Our apartment overlooks a quiet, secluded courtyard, separated from the street by another set of apartments served by the same large, green door. It is so quiet that, once through the door, it’s nearly impossible to tell that you’re still in the heart of a bustling city. Courtyards are commonplace among Paris apartments – isolated sanctuaries that, often times, are only ever seen by those living behind the outer door.
The courtyard at 60 rue de Dunkerque is simple, lined with gray cobblestone and home to a picnic table and an albeit sizeable tree. It’s simple, but I like it. I like being able to enjoy the crowded, noisy streets and then, by means of a heavy door and a stone wall, be able to escape back again into the quiet. Urban living is more sustainable this way, I think. You don’t grow weary of the hustle and bustle. You take the tiny elevator to the second floor (or take the stairs if you want to work off your lunch), unlock your triple-bolted apartment door, and slip inside your space – all the while treading lightly on the old wooden floor so as to not disturb your elderly neighbor below with too much creaking and moaning.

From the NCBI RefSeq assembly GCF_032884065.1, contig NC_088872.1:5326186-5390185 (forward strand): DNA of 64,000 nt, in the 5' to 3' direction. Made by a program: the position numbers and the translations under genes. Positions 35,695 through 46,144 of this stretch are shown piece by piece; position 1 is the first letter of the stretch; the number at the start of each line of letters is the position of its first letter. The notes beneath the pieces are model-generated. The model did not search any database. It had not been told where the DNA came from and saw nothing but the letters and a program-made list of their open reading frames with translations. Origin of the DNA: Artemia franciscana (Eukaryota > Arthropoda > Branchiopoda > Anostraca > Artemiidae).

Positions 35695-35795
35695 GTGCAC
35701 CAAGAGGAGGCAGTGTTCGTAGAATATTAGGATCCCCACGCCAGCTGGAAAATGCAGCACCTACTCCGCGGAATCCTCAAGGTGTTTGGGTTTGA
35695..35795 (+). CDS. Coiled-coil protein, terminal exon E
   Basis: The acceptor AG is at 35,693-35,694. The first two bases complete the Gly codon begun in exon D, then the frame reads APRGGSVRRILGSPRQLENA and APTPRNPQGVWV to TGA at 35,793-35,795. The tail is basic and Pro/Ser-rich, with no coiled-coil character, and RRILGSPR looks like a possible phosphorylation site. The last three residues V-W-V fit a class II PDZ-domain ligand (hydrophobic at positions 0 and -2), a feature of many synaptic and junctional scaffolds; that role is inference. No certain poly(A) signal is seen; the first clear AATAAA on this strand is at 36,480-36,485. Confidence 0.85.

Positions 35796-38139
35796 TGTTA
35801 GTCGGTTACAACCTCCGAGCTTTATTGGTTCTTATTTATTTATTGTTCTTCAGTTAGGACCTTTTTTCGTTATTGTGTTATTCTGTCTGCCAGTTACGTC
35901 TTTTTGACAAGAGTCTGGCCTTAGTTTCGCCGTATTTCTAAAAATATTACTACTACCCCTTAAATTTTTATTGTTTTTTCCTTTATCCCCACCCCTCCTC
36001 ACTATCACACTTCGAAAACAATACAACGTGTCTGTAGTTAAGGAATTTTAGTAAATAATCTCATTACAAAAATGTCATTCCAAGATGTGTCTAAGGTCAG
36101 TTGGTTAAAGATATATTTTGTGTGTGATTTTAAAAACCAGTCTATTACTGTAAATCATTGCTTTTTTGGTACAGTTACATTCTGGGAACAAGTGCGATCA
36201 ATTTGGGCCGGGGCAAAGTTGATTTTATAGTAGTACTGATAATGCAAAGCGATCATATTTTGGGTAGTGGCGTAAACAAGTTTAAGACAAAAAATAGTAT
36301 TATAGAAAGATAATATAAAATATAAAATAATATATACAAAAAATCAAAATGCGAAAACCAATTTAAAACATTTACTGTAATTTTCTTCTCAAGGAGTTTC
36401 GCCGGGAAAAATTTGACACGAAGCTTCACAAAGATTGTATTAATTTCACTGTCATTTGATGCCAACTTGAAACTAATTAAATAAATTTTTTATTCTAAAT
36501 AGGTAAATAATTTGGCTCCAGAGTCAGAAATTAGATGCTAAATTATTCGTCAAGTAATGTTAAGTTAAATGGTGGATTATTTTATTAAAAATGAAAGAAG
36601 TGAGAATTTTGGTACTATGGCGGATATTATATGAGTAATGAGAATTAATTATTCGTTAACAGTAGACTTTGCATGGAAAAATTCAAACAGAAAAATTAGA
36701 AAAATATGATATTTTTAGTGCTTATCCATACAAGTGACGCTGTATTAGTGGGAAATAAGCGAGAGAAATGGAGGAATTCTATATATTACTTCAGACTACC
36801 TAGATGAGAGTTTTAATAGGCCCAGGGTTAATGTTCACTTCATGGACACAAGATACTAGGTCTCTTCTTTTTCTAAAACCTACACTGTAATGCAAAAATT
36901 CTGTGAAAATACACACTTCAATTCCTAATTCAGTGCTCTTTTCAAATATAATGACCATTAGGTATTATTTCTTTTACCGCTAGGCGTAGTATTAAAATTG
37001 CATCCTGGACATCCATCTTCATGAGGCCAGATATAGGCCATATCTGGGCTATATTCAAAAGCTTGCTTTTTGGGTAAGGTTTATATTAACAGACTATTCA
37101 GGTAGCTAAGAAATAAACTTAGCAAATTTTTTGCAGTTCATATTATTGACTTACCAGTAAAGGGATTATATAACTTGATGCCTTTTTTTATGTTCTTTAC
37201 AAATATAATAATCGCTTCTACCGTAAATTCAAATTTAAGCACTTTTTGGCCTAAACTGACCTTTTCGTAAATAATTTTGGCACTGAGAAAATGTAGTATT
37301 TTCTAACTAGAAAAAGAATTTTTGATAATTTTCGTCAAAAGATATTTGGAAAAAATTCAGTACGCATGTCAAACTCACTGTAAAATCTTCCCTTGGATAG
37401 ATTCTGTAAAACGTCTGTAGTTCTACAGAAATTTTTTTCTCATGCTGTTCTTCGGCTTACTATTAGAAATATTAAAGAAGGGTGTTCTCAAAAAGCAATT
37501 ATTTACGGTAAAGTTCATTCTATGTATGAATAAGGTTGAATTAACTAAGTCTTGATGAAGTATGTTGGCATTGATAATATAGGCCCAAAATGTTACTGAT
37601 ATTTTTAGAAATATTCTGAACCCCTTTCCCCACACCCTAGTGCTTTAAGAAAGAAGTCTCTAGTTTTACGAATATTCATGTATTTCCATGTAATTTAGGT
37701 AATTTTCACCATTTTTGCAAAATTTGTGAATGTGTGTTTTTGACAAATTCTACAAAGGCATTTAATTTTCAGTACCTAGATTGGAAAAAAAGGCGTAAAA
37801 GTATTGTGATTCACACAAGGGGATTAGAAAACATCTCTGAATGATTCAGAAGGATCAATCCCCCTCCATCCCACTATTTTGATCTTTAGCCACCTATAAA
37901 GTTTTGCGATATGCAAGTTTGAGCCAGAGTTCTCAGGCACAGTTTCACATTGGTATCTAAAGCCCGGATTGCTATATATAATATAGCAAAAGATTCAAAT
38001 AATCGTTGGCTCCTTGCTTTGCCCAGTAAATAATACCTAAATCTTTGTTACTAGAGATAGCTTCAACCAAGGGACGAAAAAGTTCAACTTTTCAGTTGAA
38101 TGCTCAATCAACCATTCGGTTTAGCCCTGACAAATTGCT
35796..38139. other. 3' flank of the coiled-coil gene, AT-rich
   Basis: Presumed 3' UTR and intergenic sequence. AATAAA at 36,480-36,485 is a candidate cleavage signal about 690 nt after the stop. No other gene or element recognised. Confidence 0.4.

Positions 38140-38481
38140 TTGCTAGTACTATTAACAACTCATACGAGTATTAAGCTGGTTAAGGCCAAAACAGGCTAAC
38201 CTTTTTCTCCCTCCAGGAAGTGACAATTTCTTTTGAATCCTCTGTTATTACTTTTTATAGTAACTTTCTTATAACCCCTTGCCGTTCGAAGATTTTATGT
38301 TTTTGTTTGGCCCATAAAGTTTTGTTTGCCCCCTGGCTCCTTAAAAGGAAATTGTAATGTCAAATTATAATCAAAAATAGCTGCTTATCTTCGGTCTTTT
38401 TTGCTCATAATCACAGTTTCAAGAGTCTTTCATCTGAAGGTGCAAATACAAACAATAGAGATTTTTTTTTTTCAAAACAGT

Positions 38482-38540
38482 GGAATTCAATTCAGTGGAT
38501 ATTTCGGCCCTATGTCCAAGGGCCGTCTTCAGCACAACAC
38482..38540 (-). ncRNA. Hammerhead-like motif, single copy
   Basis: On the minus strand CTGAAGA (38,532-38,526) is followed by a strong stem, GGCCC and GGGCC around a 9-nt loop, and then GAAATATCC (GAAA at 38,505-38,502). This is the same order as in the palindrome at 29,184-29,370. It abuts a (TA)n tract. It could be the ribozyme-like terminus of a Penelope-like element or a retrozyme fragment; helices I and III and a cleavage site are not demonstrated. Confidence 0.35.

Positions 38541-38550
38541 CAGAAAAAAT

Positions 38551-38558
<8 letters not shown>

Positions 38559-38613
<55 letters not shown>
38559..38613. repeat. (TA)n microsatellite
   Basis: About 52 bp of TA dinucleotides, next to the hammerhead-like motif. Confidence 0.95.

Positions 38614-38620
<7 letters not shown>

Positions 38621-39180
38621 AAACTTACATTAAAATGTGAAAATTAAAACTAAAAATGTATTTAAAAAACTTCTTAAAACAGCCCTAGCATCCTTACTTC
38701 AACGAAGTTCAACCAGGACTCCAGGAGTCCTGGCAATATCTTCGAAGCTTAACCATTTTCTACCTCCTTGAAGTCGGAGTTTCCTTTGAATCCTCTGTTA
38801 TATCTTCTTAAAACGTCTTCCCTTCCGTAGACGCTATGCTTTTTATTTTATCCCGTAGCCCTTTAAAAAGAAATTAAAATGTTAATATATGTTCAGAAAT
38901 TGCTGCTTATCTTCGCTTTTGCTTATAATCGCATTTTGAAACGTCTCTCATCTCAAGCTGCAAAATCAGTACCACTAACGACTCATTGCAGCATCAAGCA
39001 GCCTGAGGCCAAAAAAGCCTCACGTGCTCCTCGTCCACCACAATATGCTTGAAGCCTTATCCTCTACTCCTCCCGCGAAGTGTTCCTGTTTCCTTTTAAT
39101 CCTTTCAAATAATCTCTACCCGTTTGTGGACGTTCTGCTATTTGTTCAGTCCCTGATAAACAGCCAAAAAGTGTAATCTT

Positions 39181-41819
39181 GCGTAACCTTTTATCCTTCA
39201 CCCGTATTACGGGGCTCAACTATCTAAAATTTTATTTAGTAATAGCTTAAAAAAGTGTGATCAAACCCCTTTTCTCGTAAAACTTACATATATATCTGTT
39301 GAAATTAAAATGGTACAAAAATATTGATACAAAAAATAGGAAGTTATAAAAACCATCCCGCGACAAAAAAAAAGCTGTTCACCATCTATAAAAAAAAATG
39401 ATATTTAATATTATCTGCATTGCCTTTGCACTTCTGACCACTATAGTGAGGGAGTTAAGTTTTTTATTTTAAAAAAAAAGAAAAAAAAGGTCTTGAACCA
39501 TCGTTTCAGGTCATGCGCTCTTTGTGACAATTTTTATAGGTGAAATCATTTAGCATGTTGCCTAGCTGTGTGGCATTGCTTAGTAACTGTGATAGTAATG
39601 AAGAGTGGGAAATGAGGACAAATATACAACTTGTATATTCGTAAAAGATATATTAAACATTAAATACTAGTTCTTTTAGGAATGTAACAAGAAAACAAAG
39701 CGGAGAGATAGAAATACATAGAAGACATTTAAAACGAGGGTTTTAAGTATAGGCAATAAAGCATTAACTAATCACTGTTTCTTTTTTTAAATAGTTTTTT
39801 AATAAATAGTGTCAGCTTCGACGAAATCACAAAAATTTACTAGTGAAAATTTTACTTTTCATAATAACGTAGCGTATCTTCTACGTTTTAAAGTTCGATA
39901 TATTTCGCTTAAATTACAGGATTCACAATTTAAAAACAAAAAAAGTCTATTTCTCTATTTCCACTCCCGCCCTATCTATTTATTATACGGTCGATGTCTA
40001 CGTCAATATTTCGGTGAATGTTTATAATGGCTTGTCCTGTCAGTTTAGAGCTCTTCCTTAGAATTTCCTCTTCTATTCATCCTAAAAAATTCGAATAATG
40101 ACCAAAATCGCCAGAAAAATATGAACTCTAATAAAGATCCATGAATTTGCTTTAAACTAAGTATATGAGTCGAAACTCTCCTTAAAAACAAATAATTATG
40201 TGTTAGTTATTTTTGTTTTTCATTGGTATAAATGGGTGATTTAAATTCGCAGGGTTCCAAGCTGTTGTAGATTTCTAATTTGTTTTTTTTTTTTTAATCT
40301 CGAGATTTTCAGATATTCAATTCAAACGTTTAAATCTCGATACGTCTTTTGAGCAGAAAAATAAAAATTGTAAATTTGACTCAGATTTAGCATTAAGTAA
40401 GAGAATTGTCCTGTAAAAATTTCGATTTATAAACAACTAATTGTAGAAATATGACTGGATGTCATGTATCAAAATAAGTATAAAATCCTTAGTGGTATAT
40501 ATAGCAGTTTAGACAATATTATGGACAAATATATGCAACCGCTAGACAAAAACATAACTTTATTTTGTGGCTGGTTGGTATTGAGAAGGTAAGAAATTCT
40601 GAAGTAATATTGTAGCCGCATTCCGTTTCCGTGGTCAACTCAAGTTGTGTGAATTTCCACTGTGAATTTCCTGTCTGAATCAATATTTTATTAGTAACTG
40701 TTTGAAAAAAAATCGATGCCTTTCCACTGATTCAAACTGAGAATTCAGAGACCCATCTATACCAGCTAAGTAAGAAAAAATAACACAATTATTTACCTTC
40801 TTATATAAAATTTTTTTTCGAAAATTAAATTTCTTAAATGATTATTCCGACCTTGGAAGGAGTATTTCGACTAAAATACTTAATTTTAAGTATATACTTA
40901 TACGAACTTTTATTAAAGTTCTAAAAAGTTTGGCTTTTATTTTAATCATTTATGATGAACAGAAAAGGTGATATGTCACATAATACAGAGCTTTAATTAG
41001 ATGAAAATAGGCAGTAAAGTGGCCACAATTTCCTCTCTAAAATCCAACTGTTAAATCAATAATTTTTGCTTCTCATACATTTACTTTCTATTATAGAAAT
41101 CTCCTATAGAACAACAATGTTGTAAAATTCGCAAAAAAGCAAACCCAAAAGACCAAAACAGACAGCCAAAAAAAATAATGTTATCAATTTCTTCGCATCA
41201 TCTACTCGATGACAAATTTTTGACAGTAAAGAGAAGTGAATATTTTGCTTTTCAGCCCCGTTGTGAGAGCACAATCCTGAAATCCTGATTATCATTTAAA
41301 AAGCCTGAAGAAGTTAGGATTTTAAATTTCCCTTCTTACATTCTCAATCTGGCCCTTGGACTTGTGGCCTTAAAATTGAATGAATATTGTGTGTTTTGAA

You can read a book, watch the evening news, have dinner with your husband, go to sleep with your windows open. Then, when the sun rises (or when your jet-lagged body finally decides to awaken), you’re craving Paris again.